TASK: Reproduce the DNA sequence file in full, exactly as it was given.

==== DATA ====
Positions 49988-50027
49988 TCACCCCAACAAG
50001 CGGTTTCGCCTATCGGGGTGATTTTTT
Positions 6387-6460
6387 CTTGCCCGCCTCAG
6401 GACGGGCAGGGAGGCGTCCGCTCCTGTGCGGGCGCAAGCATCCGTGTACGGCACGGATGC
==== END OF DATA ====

Positions 49988-50027
49988 TCACCCCAACAAG
50001 CGGTTTCGCCTATCGGGGTGATTTTTT
Positions 6387-6460
6387 CTTGCCCGCCTCAG
6401 GACGGGCAGGGAGGCGTCCGCTCCTGTGCGGGCGCAAGCATCCGTGTACGGCACGGATGC